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A dynamic and space saving method for mail and document disclaimers Disclosure Number: IPCOM000201099D
Publication Date: 2010-Nov-08
Document File: 4 page(s) / 57K

Publishing Venue

The Prior Art Database


Disclosed is a method to reduce the content of email messages and increase delivery efficiency by replacing the disclaimer text in an email with a hyperlink to the disclaimer housed on a website.

This text was extracted from a PDF file.
This is the abbreviated version, containing approximately 52% of the total text.

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A dynamic and space saving method for mail and document disclaimers

Users include disclaimers in various documents and emails to protect content they are sending as well as ownership of the documentation. Static disclaimer messages absorb valuable real estate on a screen, occupy a lot of disk space, require a lot of unnecessary bandwidth (especially if they contain images), and may become obsolete before the messages have completed circulation. In addition, if the disclaimer is large
(i.e. 60KB to 3MB), it may be rejected by the receiving server and not be delivered to the target inbox.

Current approaches to the problems above include:
• The insertion of a signature or disclaimer of a mail, using an application. This does not describe a link which may be substituted by the signature. It also never describes that the signature can be linked to the internet. (1)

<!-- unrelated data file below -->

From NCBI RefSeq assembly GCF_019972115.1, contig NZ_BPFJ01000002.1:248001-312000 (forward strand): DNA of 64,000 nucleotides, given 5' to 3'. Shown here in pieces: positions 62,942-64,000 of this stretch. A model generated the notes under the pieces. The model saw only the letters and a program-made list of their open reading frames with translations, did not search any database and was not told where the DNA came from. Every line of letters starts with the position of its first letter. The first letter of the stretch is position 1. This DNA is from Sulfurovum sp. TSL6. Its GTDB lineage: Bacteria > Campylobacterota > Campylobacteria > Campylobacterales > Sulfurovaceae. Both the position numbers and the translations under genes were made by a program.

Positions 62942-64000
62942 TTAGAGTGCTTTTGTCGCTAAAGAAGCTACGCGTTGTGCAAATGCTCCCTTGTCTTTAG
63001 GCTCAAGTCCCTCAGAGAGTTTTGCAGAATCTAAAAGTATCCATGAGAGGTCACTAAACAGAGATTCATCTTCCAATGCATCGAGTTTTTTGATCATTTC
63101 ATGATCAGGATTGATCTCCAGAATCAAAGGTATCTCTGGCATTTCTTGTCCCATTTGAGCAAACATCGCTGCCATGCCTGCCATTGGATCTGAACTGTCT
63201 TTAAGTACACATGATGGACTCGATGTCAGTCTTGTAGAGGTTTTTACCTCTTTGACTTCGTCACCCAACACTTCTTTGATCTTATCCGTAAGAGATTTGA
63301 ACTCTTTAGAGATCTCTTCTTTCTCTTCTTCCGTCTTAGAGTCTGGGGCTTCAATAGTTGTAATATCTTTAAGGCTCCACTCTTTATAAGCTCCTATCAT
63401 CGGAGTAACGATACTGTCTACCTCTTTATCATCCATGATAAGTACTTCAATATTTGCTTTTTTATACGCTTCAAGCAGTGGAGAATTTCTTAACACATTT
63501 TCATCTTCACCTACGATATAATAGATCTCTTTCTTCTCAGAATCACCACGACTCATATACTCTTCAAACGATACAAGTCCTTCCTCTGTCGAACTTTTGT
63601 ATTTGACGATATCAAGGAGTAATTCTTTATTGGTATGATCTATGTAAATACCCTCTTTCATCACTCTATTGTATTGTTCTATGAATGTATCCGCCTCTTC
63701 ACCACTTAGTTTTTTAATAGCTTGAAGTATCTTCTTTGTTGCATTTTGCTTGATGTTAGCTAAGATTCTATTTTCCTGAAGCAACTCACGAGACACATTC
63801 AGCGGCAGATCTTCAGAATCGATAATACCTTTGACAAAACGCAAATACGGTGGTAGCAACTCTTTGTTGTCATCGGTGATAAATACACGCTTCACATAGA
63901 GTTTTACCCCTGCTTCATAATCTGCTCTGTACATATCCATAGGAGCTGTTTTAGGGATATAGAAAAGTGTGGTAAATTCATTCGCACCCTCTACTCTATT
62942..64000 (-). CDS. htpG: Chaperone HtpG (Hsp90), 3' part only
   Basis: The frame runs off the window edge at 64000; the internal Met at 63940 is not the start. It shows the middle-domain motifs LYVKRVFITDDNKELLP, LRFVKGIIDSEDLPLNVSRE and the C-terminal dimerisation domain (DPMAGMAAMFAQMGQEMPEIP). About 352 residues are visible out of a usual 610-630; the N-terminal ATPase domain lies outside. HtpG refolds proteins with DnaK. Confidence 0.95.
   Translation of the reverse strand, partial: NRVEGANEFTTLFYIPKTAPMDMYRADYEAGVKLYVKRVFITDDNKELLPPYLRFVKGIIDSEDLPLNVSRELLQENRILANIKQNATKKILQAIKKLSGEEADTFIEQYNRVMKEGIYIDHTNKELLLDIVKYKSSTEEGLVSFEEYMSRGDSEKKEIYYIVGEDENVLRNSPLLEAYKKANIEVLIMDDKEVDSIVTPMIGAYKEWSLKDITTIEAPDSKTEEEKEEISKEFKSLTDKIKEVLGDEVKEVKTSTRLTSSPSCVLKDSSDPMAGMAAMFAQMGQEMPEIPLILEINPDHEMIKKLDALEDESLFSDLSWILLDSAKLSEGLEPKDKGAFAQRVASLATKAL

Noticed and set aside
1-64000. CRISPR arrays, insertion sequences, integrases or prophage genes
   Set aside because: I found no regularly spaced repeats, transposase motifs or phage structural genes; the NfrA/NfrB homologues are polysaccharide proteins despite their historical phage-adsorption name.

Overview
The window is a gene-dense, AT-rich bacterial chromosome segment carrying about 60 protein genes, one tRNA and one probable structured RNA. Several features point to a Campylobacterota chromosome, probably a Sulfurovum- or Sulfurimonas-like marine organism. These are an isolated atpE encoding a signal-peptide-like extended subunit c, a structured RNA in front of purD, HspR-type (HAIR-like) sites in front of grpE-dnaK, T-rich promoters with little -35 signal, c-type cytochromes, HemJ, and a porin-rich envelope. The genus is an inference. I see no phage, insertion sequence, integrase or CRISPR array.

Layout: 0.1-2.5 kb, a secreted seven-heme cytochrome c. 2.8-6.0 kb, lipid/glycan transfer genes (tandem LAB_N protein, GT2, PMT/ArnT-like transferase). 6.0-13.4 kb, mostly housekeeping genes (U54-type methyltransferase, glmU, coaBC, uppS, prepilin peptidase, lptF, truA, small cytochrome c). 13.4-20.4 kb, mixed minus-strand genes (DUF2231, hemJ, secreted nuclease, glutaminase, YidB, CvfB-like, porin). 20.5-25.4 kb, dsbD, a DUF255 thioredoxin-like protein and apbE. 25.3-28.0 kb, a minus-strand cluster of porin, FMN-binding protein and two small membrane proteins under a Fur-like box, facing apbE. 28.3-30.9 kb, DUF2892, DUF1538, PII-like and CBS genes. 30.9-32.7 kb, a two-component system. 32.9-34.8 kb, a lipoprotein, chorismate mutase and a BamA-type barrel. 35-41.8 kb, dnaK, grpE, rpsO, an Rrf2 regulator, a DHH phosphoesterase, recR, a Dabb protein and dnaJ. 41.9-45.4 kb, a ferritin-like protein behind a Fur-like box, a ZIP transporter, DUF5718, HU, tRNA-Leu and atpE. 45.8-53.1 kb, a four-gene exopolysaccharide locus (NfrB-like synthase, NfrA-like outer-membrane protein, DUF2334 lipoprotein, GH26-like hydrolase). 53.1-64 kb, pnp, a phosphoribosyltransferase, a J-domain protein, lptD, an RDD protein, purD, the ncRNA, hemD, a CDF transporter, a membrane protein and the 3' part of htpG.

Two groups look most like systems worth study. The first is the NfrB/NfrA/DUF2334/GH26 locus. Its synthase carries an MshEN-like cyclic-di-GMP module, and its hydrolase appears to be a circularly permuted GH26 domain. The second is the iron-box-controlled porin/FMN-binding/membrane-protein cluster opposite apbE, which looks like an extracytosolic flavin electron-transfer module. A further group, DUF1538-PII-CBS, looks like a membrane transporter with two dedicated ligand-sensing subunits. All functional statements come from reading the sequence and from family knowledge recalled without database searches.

• An application which works in tact with the email program which adds the hypertext markup language (HTML) signature to the email. This differs from the disclosed solution as the signature is still in receiver's mailbox. The idea described does not have the signature be replaced by a link, which may not necessarily be HTML. It may contain javascript or flash motion image, or possibly a portable document format (pdf) or image format (e.g., .


• A method for using dynamic views in html. The aim of the disclosed solution is to have a dynamic link in mail messages. (3)

This disclosure describes a way to reduce the content of email messages by replacing the disclaimer section of mail with a hyperlink to the disclaimer placed on a website. The status of the hyperlink depends on time considerations or certain user actions (i.e., if the user has read the disclosure or a time period has being reached). This is more efficient and eliminates the problems listed above.

A typical embodiment of this solution follows:

Users in an organization circulate an email around to every member of a team for "Project X". The email is an image of a use-case for the project and the disclaimer is two pages of content, which is actually larger than the image itself. User1 opens this mail from a handheld device or smart phone; every time they do they must download the image with the disclaimer. If User1 has already read the disclaimer, then the process of downloading it again is unnecessarily time consuming and redundant.

With the disclosed solution, every time User1 opens the m...